“The Kill Team”

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Americans, anxious to believe that the paramilitary forces going house-to-house in Boston were agents of civilian protection, also refuse to look the ugliness of the “kill” and “kick-ass” culture of the U.S. Armed Forces and modern American policing. Anyone who saw footage and photos of the searches in Watertown can see instantly that the average resident was seen by the police to be just as much a “terrorist” as Dzhokar Tsarnaev.

A new documentary, “The Kill Team,” looks at the lives of young American soldiers who murdered people in Afghanistan literally for sport. I have not seen the movie, but the article is powerful enough:

Discussing how he and another officer killed an unarmed 15-year-old Afghan boy, Andrew Holmes, a private first class who was 19 at the time of the killings, says, “Man, we straight up murdered that dude.”

Another soldier, Cpl. Jeremy Morlock, who was 21 at the time, matter-of-factly admits why he and others decided to “get some kills,” as he puts it: They were bored.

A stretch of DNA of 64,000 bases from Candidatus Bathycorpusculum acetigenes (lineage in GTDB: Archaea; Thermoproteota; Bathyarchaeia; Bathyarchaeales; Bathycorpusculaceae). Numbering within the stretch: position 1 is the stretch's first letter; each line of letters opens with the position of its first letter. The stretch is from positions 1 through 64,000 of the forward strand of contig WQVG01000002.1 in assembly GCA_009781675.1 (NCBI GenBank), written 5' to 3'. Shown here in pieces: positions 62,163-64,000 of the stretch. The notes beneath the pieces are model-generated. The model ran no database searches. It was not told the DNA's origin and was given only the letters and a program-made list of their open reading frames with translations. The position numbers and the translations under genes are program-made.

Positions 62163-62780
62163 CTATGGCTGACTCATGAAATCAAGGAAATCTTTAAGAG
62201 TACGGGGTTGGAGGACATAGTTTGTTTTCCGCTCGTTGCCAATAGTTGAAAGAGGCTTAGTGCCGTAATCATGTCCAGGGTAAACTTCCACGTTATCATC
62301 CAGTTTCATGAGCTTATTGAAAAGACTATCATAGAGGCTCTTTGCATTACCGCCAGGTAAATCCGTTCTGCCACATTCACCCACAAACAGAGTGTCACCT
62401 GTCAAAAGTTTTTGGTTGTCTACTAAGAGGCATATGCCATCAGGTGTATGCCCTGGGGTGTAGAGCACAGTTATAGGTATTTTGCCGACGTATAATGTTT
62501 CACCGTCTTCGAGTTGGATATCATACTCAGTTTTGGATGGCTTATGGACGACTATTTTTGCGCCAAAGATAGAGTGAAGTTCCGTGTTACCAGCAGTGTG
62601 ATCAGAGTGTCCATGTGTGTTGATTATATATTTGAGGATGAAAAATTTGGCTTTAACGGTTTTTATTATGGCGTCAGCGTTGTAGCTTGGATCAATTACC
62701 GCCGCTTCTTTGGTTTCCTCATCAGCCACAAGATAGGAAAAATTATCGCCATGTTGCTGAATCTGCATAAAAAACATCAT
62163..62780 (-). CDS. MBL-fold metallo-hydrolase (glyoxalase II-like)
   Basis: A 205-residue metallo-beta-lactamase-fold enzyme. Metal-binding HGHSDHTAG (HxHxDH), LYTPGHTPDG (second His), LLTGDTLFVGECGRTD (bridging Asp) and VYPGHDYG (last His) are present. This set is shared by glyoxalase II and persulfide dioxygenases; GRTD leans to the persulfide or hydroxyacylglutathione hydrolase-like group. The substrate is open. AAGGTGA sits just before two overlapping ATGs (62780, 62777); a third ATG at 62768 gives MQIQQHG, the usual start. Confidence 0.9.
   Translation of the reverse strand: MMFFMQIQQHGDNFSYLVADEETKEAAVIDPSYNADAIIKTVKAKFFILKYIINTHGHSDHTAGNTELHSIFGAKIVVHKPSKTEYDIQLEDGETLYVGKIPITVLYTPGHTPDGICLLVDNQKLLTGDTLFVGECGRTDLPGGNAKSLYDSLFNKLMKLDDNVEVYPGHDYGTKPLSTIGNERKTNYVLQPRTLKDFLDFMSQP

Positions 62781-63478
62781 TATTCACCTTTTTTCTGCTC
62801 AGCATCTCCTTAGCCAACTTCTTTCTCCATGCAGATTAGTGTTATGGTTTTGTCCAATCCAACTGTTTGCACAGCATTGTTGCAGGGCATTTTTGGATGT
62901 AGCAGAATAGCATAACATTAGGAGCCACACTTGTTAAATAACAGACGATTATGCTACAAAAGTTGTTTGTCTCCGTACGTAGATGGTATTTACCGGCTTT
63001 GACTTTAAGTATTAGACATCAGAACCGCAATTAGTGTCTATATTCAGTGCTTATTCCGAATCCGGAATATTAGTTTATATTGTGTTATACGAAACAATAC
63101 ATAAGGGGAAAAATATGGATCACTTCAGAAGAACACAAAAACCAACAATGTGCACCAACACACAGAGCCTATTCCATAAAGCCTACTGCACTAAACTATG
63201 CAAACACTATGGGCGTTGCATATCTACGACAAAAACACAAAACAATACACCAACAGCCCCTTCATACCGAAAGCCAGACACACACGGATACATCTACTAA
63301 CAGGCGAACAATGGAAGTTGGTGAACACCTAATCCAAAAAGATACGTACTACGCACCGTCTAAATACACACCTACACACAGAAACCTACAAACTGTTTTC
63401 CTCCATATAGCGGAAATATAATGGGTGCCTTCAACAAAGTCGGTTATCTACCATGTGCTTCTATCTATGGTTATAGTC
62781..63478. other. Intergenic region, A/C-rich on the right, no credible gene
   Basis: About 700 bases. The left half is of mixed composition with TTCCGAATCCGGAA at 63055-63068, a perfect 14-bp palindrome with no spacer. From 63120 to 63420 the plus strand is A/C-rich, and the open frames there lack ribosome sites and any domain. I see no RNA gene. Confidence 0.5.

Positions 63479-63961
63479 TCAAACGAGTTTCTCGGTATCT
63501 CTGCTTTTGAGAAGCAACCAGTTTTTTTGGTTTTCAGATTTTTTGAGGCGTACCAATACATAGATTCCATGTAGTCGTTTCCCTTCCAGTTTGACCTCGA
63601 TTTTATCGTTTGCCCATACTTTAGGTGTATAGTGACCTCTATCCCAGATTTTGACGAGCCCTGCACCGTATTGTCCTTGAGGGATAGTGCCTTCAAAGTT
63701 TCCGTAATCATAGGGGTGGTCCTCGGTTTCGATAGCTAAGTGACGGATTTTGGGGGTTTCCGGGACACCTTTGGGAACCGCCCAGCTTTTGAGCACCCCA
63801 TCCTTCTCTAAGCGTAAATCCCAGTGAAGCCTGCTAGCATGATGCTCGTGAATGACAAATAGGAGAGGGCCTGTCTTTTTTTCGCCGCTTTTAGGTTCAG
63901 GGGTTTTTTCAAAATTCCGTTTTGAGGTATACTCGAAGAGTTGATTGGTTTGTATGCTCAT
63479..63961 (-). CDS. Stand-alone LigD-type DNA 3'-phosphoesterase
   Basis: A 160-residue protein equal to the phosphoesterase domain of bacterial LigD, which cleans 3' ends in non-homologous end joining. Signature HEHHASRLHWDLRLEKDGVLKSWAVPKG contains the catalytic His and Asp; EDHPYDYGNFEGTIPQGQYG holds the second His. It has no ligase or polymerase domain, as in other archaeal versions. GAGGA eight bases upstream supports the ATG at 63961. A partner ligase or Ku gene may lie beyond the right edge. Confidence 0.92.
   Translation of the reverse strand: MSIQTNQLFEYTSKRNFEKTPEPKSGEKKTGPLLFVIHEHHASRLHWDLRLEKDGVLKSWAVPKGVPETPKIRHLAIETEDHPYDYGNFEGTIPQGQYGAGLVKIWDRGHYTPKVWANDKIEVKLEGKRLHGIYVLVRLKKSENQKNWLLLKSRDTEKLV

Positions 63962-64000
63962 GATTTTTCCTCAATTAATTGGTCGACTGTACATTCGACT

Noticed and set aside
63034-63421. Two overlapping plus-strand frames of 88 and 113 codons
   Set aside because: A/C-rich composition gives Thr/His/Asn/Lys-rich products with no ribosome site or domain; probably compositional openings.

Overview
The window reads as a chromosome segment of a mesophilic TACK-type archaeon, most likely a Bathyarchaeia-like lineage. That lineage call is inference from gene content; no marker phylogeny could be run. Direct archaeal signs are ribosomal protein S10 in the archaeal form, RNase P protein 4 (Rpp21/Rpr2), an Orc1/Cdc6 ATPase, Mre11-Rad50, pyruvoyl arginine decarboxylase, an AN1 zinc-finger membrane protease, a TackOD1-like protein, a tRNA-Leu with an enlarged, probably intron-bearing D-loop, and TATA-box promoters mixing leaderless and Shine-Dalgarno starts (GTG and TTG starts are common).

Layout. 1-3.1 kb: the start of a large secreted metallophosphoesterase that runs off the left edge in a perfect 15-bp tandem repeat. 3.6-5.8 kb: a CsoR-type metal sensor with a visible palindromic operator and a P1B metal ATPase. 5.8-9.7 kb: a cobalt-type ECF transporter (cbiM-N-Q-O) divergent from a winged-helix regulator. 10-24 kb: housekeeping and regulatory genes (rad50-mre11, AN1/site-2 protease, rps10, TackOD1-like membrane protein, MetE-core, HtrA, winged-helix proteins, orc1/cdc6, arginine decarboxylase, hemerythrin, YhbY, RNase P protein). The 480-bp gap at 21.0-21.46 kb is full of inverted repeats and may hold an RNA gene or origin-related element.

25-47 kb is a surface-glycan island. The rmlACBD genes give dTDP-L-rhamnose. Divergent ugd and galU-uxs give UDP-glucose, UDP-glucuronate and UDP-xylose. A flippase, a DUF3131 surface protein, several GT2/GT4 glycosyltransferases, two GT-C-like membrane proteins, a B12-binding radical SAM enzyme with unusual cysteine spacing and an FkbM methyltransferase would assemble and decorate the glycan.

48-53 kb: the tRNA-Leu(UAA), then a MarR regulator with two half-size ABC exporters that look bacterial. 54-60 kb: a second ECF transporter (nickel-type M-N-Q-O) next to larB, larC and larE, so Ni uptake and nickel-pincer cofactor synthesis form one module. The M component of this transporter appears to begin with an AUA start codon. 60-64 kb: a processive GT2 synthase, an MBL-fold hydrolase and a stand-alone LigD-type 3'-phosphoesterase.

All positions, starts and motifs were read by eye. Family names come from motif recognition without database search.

After months of training for heavy combat, platoon members were dropped into an area of rural Afghanistan where they saw little fighting and instead were instructed to help local Afghans drill wells, construct schools and perform other nation-building efforts that many had not been trained to do. War, Morlock says at one point in the film, “was nothing like people hyped it to be.”

Krauss told Yahoo News that many of the soldiers expressed a sense of betrayal.

“They had been promised an experience, they had been trained in the application of force, and the training, the culture, did not match with the experience. … It was about hearts and minds, and they were there to kick ass and defend America and defeat terrorism. And that’s what they had grown up thinking the military was about, and that was the culture they had trained for and wanted.”

The turning point for the platoon came when the sergeant in charge was severely wounded in a roadside bomb attack—only worsening the low morale, especially among the younger soldiers.

So these young men turned into murderers and military officials were shocked, SHOCKED! When one of the soldiers tried to warn Army officials of what was happening, they told him he had to report through his superior officer to maintain the Holy Chain of Command. His superior officer, however, was the ringleader, which gave the Army cover.

There is no way to sugarcoat what is happening abroad — and at home. Boston was a small taste of what is to come, and it will come. And don’t expect Americans to be outraged, as they have come to accept the stripping of their rights as the “small price” for “protection.”

4:07 am on April 23, 2013